The whole financial sector is one gigantic parasite. Every Euro of profit is a Euro of loss for someone else, nothing is actually created and no net wealth generated.
thats factually incorrect. how do you know that?

There is no Financial 'Industry'. Just a self-perpetuating system of world-wide abuse of the sweat, hard work and ingenuity of others by blood-suckers who contribute nothing to the betterment of the world and humanity. We've seen a small example of it here in Ireland but in global terms our boys were minnows.
some financial people are good....take warren buffet and george bailey and your good self (a self confessed investor in the markets - in an earth raping exploration company to boot!!!)

Until agreed, world-wide regulation ties a noose around the necks of these parasites we will continue to hobble from one financial disaster to another over the generations. The rules need to be tightened up, some financial products outlawed and banks and hedge funds reined in and their murky habits laid bare.
without the hyperbole, i'm pretty much in agreement.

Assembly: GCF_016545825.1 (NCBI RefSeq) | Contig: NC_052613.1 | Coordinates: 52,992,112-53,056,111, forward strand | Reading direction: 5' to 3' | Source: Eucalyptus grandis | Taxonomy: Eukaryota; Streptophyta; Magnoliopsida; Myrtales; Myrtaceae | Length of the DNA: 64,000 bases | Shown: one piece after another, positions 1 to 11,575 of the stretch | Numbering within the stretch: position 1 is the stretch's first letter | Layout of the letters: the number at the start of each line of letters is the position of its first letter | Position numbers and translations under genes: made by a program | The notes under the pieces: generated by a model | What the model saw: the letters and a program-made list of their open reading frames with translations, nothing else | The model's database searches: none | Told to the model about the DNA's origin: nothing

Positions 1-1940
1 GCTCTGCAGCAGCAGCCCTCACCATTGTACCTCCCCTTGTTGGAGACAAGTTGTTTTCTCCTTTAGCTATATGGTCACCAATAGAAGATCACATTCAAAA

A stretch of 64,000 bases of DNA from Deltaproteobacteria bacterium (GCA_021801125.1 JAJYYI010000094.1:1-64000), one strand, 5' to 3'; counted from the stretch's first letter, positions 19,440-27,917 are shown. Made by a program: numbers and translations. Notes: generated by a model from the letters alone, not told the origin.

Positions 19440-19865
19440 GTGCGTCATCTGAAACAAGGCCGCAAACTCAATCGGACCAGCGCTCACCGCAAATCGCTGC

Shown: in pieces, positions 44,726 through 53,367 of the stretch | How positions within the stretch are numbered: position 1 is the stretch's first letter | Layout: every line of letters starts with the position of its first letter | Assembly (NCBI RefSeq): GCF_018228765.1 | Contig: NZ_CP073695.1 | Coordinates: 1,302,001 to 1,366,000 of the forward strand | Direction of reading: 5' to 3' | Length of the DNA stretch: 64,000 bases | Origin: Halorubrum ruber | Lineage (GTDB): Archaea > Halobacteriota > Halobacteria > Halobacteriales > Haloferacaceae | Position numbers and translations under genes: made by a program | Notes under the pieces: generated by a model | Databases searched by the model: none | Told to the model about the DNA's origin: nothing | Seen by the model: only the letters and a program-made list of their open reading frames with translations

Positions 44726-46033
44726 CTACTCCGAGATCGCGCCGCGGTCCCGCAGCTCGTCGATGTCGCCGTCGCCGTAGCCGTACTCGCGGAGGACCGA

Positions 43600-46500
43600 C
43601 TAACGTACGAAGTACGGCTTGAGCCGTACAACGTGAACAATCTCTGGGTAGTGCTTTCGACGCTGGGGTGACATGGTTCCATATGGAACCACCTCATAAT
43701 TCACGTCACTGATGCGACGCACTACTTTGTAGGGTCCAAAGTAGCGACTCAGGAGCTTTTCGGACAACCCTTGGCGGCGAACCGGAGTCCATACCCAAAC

SPN

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Full privilege is afforded to witnesses in committee
In committee maybe.

In public sessions the Chair ALWAYS warns witnesses that they do not have privilege.
 

He3

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This is astonishing stuff.

State Street unmasked, gives back money, and no one blinks an eye.

State Street charged €698,000 for selling the shares. A nice little earner. Quietly, someone at State Street siphoned off another €3.2m in unauthorised payments. In short, Mr Corrigan alleges, they took their payment and they stole four-and-a-half times that.

Now, it appears that when you're dealing in billions it's easy to fail to see the odd few million going astray. The NTMA didn't spot the missing millions. Of course, someone in State Street realised what happened and called the cops and reported a multi-million theft from Irish citizens. Right? Well, not exactly. Someone within State Street seems to have acted, but no one called the cops. Not a word was said. Not to the cops. Not to the UK regulators. Not to the NTMA. Not to the Irish Government.

Then, in September 2011, certain unrelated irregularities came to light and the British authorities said tut-tut and began poking around. At which point, State Street said, "Eh, there was also this Irish thing, I suppose we ought to mention that". Or words to that effect. No need to worry, mind you. The two or three senior chaps allegedly involved had already quietly left the bank.

That might have been the end of it. Then, someone in the financial media inquired why these State Street chaps had moved on – and a hint of the story came out. The NTMA saw the media report and asked State Street if everything was alright. At which point State Street let out a long sigh and reimbursed the NTMA for "overcharging".